So you may have been wondering about our header photo. It is Sirkeci station, the grand terminus of the Orient Express. This photo is from a trip that Mark and I took along the train route in 2010 from London to Istanbul to celebrate the 20th anniversary of our writing about the train.
Let’s face it, most big city train stations are approached through industrial estates. Sirkeci has to be one of the best situated stations in the world. To my mind its only rival is Venice’s Santa Lucia, where the unsuspecting first-time visitor walks out of the terminal to find the sea lapping at the edge of the station piazza. The sea! Will you look at that? Okay, it’s actually the Grand Canal, but it still smells pretty salty and really cements the impression of Venice as a city built on water. I think Istanbul and Venice are two cities that are best approached by train.
The Istanbul train enters the city along the shore of the Sea of Marmosa. The tracks pass Istanbul’s land walls – never breached, ladies and gentlemen, if you don’t mind a short history lesson – and still mammoth in ruin.
Then the train passes around the Golden Horn along the Bosporus, passing a jaw-dropping array of beautiful buildings, the Topkapi Palace, the Blue Mosque and the Aya Sofia. Istanbul’s apartment buildings pile up over the surrounding hills. It is a breath-taking entrance, even when bleary-eyed in the morning after a day and a night on a ramshackle yet lovable old train, including standing in line after midnight for an entry visa at the Turkish border.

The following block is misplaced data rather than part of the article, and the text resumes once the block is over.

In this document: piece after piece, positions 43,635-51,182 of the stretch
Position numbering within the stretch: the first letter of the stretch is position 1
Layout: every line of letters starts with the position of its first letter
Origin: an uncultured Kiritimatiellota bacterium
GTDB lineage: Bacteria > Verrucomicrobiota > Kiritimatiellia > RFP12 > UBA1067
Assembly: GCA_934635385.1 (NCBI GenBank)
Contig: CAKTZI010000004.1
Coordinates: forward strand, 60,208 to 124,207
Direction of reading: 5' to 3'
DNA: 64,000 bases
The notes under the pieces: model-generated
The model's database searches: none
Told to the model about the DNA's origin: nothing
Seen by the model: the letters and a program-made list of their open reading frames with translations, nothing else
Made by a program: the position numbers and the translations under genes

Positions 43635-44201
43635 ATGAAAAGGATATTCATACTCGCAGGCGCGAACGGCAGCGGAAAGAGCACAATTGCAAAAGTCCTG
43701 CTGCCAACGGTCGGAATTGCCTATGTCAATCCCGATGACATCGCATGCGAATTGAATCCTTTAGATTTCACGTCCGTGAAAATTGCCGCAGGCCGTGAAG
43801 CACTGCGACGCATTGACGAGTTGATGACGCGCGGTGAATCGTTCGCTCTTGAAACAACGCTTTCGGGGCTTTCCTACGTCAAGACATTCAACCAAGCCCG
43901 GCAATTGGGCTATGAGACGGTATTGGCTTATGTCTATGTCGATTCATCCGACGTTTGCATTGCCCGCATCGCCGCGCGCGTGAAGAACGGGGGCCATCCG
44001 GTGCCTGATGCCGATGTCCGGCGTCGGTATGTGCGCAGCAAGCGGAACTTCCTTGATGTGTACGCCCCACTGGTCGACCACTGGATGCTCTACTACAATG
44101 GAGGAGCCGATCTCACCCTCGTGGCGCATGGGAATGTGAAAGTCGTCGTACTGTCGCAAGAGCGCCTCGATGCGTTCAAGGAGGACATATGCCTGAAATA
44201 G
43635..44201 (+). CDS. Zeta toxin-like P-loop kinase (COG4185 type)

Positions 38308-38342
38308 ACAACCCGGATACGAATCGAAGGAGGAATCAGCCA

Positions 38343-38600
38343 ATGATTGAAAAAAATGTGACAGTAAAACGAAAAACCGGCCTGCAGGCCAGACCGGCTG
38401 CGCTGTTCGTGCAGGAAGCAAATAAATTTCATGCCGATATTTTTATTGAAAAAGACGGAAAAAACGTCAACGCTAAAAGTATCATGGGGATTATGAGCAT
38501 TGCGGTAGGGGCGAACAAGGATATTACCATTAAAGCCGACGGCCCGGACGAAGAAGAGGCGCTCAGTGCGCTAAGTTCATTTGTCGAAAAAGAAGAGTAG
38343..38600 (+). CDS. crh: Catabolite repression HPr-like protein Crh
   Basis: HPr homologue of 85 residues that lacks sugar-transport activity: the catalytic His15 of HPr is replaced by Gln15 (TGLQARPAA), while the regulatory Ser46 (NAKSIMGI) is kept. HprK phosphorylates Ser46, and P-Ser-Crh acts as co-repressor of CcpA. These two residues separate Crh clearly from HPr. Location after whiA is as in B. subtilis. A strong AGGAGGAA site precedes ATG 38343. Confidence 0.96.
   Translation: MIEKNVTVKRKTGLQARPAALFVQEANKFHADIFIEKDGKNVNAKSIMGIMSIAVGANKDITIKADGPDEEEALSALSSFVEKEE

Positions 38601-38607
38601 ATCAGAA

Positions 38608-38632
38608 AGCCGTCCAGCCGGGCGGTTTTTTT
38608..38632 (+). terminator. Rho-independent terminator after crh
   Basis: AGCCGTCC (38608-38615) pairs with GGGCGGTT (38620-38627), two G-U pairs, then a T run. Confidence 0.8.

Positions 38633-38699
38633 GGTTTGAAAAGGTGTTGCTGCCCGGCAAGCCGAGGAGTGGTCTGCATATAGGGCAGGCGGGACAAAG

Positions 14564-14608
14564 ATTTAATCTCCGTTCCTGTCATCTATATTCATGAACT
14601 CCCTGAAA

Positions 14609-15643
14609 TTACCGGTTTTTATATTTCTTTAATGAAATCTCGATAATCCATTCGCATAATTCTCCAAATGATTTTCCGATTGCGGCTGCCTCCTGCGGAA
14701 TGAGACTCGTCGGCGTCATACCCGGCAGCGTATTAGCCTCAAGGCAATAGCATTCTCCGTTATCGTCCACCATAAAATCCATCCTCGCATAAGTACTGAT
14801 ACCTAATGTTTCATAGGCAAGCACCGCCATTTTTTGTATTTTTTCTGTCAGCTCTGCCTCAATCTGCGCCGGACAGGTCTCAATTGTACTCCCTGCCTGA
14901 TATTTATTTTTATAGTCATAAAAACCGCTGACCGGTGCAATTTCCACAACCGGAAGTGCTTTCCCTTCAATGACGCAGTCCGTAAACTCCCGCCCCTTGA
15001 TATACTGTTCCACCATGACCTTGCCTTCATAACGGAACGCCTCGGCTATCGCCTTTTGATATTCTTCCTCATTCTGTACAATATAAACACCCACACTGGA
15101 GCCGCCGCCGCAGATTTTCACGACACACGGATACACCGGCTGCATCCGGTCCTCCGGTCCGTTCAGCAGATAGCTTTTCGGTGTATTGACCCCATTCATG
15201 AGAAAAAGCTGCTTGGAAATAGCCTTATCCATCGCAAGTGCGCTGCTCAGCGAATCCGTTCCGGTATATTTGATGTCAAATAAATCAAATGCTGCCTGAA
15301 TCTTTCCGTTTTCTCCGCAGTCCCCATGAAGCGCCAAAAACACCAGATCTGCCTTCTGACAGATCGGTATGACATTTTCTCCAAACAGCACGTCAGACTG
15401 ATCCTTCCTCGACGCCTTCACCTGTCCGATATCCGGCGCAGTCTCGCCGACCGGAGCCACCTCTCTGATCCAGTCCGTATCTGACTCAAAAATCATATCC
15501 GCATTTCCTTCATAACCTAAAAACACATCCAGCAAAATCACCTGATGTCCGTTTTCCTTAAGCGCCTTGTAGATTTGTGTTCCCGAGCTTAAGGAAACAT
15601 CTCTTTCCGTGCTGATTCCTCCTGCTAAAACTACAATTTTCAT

Sirkeci station was built in the 1880s and according to the guidebook is one of the most famous examples of the European Orientalism school of architecture. Apparently is also holds a train museum, which Nick and Meghan visited on their research trip but we somehow missed. Instead, we found this oddly pathetic train, stalled out front the station forever, but never investigated further.
From Sirkeci station, if you turn right you cross the Galata Bridge to the Pera Palace hotel, beloved of the wealthy Orient Express passengers. If you turn left you’re in the heart of the Sultanahmet district. There you’ll find yourself slapped down in the middle of all that gobsmacking architecture you glimpsed from the train; the Blue Mosque, the Archaeological Museum, the Aya Sofia and the Topkapi Palace. If you keep going, assuming you can walk past the Basilica Cistern (and who’s going to resist going down to peek at an ancient spooky columned cistern full of dark water and giant carp) you will trip over the Serpent Column and run smack into the last standing wall of the Hippodrome. Seldom has one train station offered entrance to so much.
Sirkeci station is at the heart of all of the scenarios in the new Horror on the Orient Express; the investigators will arrive or depart from the station in the Gaslight, 1920s and modern eras. There are some evocative departure scenes in the classic 1974 and superior 2010 versions of Murder on the Orient Express. Alas, we flew home to Australia from the charmless airport instead.